What is dbo?

The acronym "dbo" literally means database owner. Each database hosted in SQL Server has to be owned by one (and only one) login, and this login gets aliased to the dbo login. The dbo user (and its aliases) cannot be denied, which means that specific login can do anything they want to within the database. Not the server, just the database.


"dbo" can also mean "schema" and this is where a lot of people get tripped up. Back in the dark ages of SQL Server (version 2000 and lower), creating a login also created a schema for the login, and the two were inseparable. So people who administered databases awhile ago have this idea that "dbo" is almost like the "sa" (system administrator) login, and so balk at the use of database ownership tied to a login. But in version 2005, Microsoft changed that. A schema in SQL Server 2005 and newer is just a collection of objects in the database: tables, indexes, etc. that can be owned and accessed by users, and "dbo" is the default schema when an alternate isn't defined. So if I am a login that can, for example, create a table in a database and I simply run:


Id int,
Type varchar(25),
Description varchar(100)


the object will be placed into the dbo schema, resulting in dbo.MyStuff. The owner of the dbo schema in SQL has a lot of power only because most of the objects in each database are in the dbo schema. If I built a database that had a schema named "Gandalf" and put all of the database objects in that schema, then the owner of the Gandalf schema would have more access in the database than the owner of the dbo schema. But ownership of a schema doesn't imply extended or administrative permissions. You can just see the stuff in the database.


In conversations with database administrators, it is very important to provide the proper context for dbo: are you talking about the schema (collection of objects) or the login (the database owner)?


What is db_owner?

In SQL, db_owner is a fixed database-level role that has explicit permissions within the database. Logins can be added to the db_owner role for the purpose of database administration. According to Microsoft's documentation, logins assigned the db_owner role (whose permissions cannot be changed) to the database are pretty much free to do anything (anything) in the database (again, not the server, just the database). However, membership in the db_owner role does not confer dbo user permissions. And so, any T-SQL script that needs to act under dbo needs to be run as the dbo of the database.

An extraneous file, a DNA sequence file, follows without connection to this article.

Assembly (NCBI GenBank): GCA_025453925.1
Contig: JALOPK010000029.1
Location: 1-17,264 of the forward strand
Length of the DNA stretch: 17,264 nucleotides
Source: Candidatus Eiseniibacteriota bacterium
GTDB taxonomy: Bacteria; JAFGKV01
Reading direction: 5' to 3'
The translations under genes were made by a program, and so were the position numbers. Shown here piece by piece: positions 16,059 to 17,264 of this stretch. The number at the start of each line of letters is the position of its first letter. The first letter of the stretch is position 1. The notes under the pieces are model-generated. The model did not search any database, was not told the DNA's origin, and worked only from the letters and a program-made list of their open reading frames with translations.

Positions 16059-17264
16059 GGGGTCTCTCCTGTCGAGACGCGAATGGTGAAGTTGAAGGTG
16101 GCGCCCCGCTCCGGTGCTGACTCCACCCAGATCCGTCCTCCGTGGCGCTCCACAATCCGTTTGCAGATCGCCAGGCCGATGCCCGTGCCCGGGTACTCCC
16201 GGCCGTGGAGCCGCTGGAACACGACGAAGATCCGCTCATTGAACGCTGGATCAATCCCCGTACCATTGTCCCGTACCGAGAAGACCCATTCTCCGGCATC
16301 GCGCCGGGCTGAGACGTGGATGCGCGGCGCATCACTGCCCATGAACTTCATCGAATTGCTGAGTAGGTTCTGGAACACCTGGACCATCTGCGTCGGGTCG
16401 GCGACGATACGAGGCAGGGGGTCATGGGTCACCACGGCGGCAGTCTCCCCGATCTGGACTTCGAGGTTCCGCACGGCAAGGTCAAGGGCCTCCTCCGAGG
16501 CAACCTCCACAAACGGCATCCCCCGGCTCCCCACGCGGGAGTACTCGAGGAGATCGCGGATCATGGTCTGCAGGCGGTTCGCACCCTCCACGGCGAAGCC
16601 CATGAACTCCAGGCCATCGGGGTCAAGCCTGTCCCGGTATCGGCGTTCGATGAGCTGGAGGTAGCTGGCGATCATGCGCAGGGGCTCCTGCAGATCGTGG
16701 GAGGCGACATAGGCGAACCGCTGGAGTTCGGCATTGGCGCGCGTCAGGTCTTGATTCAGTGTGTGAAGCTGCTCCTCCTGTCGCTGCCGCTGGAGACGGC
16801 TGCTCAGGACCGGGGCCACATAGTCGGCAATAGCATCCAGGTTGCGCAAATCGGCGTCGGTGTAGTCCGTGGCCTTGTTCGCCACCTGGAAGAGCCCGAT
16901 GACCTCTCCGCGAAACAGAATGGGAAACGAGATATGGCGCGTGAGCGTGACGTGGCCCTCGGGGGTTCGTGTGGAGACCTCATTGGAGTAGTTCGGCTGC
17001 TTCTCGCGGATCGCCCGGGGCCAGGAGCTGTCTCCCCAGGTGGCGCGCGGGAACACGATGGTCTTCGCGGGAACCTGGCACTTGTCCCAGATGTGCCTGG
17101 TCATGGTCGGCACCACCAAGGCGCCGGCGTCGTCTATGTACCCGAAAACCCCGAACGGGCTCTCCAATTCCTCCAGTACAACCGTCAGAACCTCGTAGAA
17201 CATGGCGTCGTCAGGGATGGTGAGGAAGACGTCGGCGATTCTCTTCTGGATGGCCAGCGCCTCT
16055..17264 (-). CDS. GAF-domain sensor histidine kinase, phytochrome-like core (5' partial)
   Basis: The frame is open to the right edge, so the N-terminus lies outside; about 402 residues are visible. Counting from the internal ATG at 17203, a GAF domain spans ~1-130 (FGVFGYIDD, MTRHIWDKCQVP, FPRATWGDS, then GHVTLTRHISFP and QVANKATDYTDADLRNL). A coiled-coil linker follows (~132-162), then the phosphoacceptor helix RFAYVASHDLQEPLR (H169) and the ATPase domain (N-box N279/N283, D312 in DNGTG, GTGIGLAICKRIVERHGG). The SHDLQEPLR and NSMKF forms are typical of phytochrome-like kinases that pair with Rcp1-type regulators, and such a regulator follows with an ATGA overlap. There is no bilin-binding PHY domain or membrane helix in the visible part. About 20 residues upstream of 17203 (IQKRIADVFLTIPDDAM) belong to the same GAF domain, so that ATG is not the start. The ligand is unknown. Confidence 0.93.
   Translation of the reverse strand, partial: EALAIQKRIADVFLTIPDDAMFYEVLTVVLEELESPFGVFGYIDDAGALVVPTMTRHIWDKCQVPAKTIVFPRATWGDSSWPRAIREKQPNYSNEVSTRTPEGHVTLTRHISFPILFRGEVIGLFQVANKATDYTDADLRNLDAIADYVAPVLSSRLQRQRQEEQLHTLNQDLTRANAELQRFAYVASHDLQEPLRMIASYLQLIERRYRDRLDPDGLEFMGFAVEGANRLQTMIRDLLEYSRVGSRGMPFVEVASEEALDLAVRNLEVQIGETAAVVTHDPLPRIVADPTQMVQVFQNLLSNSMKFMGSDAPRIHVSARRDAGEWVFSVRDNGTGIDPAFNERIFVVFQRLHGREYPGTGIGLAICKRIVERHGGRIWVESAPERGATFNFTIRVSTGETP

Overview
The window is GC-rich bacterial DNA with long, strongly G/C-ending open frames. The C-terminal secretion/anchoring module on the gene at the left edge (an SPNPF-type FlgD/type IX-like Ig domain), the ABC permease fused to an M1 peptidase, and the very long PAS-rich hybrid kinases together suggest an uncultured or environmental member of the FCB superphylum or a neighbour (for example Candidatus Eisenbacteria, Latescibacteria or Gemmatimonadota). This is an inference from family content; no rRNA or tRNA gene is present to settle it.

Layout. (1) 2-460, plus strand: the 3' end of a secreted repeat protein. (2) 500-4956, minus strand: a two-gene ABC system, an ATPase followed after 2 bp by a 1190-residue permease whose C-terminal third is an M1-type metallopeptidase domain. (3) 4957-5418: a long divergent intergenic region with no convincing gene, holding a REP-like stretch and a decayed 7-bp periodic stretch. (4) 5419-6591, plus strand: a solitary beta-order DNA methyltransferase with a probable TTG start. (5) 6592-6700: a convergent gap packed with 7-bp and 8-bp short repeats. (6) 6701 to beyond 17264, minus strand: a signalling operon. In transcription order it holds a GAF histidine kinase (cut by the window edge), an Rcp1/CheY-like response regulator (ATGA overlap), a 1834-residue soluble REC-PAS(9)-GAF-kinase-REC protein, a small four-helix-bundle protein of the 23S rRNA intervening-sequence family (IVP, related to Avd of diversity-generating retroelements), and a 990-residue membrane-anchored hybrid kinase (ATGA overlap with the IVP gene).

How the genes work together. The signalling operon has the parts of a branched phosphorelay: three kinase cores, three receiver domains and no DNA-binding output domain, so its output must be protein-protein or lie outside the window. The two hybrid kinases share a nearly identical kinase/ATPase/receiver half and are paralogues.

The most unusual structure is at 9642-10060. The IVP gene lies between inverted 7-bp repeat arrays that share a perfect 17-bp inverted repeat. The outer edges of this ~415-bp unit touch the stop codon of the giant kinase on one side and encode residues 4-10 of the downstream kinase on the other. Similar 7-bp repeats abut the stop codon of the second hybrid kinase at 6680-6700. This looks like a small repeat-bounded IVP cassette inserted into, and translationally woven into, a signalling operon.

So What Does That Mean for Blueprint?

Operationally (meaning: after installation), the account specified for the databases in the Blueprint Server Configuration utility can happily live as a member of the db_owner fixed role. During an upgrade, however, and to retain backwards compatibility with previous SQL versions, there is a check to ensure that the specified login is also dbo. If there was not, then Blueprint installations on older SQL Server versions would fail, and by doing so, the potential exists to cause failed upgrades, particularly on servers managed by security-conscious database administrators who seek to keep "least privileged" access at all times (and so often change database ownership to restricted domain-based accounts with tight access controls).


Removing the Fault

In almost all cases, Blueprint server upgrades are scheduled events, typically managed as part of a Change Control process. Therefore, within the change control procedure, implement a Database task to temporarily change the dbo alias to the account used by the Blueprint Analyst to access the database:


USE psbprint [psjobs1, psjobs2, psjobs3, psjobs4..., psreports]
sp_changedbowner 'login'


where the action is taken on the various Blueprint databases (in turn) and login is replaced by the login account name. NOTE: in some future version of SQL Server, the sp_changedbowner procedure will be removed. Use ALTER AUTHORIZATION instead:




Then, when the update is complete, the change control procedure gets another Database task to move the dbo alias back to whatever is used for production purposes, using the same syntax/script above. This restores the "least access" privilege.


And That's It!

In sum, being the dbo isn't all bad; its exactly the same as being a member of the db_owner fixed role, without some of the hassle associated with an upgrade. However, with some planning, the upgrade experience can go smoothly; well, except for the ruined weekend part.

When Blueprint Enterprise 5.3 was being developed for release, Microsoft was busy preparing for the release of SQL Server 2019. At the time of our larger push for release readiness, it was decided that we not regression test against this version of Microsoft SQL Server because it added significant (and unplanned) time, and no existing customer in our contact group had any plans to migrate to that version any time soon.


Instead, we opted to allow the installation to continue with a caveat notification that we hadn't fully tested it yet:


Non-tested SQL version notification


and a validation step that continuing was "at risk."


Since then, we have been able to more fully test the operation of Blueprint Enterprise 5.3 with Microsoft SQL Server 2019 and are happy to report that operational events (inserting and updating objects in Blueprint Administrator, data publications, file imports) work as expected.


When the next major version of Blueprint Enterprise is released, this warning screen will be removed when Microsoft SQL Server 2019 is detected.


Earlier Versions of Blueprint Enterprise

Installing Blueprint Enterprise 5.2 and lower to Microsoft SQL Server 2019 are not supported. If an existing Blueprint Enterprise 5.2 or earlier database is migrated to a SQL Server 2019 instance, our expectation is that, operationally, there will be no incident.